V. I.   Lenin



Published: First published in 1933 in Lenin Miscellany XXI. Sent to Petrograd. Printed from the original.
Source: Lenin Collected Works, Progress Publishers, 1975, Moscow, Volume 44, page 168b.
Translated: Clemens Dutt
Transcription\Markup: R. Cymbala
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3. XII. 1918

Copy to the Chairman
of the Petrograd Section of the Vecheka[1]

Comrade Zinoviev,

Comrade Karl Moor, a Swiss, has sent me a long letter asking for Palchinsky to be set free on the grounds that he is a prominent technician and organiser, author of many books, etc. I have heard and read about Palchinsky as having been a speculator, etc., during Kerensky’s time.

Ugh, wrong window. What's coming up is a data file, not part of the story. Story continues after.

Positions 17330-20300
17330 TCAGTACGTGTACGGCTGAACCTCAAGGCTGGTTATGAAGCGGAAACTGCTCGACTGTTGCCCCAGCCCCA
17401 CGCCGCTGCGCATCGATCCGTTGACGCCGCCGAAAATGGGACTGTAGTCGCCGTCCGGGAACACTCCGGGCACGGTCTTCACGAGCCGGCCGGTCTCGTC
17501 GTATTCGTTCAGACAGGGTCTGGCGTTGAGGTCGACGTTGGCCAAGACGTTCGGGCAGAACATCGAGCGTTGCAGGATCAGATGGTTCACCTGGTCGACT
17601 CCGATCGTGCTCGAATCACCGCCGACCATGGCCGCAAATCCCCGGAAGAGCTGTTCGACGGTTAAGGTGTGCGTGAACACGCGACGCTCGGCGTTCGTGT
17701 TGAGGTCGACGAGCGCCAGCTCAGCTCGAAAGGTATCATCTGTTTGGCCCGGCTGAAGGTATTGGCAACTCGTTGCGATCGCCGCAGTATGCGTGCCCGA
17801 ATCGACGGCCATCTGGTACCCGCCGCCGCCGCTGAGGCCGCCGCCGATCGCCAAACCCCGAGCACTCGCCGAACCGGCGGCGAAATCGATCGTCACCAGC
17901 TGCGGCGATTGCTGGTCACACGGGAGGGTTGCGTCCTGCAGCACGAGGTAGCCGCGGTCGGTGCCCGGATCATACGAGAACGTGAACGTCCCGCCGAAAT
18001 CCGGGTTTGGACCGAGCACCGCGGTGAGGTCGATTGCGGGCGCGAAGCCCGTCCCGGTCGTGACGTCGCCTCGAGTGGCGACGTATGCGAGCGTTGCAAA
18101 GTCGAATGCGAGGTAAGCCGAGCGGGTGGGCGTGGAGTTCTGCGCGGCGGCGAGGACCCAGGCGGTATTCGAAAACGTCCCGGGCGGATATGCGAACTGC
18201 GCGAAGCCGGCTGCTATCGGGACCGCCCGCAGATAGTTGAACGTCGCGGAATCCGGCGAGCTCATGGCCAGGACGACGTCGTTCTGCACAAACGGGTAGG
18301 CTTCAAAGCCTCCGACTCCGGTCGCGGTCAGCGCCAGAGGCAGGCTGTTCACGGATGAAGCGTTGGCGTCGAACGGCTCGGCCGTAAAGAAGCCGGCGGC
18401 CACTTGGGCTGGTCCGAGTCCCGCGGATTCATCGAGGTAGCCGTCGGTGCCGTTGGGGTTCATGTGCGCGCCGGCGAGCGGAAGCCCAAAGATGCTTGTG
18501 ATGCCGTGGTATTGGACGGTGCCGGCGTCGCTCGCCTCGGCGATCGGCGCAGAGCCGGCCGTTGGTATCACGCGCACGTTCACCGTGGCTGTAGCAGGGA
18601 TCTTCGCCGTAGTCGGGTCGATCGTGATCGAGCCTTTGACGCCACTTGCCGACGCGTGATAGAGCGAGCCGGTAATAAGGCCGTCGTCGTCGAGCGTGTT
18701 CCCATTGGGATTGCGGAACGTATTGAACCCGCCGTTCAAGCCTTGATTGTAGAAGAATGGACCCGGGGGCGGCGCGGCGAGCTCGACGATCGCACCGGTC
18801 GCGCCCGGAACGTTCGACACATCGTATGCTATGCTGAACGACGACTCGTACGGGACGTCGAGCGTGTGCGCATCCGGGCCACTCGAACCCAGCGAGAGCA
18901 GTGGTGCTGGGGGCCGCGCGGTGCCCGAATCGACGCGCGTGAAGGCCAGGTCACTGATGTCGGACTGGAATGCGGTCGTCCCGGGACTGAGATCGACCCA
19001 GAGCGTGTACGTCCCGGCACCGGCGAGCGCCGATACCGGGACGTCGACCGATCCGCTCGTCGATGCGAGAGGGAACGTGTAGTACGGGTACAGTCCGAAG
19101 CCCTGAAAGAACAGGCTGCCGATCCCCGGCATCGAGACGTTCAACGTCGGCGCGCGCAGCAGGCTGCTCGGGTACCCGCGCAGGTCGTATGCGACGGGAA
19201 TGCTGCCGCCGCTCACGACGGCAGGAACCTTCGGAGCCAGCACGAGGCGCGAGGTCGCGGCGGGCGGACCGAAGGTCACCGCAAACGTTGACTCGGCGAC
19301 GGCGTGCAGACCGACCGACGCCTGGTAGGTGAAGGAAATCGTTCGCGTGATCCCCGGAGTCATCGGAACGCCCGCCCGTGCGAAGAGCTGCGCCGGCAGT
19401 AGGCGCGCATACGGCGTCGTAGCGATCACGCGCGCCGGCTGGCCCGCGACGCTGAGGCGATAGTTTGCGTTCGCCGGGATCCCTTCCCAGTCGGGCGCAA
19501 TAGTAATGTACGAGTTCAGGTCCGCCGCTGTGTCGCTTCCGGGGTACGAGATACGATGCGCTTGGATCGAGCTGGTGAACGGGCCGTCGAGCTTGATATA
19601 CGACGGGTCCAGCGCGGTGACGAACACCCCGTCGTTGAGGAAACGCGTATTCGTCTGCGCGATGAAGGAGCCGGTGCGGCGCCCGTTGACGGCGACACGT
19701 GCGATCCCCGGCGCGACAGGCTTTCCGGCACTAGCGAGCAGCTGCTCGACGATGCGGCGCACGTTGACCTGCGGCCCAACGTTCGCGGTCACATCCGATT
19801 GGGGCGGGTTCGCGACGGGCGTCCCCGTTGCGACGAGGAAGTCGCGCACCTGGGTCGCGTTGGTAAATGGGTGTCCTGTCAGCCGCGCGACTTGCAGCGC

But I do not know whether there is now any evidence against Palchinsky? Of what kind? Is it serious? Why has the amnesty law not been applied to him?[2]

If he is a scientist, a writer, could he not—if there are serious charges against him—be given special treatment (for example, house arrest, a laboratory, etc.).

Please reply to me immediately in writing.

V. Ulyanov (Lenin)
Chairman, C.P.C.


[1] All-Russia Extraordinary Commission.—Ed.

[2] This refers to the decision of the Extraordinary Sixth All-Russia Congress of Soviets granting an amnesty to certain categories of prisoners, adopted on the proposal of the C.P.C. on November 6, 1918 (see the collection Syezdy Soveto v RSFSR i avtonomnykh respublik RSFSR, Vol. I, 1959, pp. 89–90).

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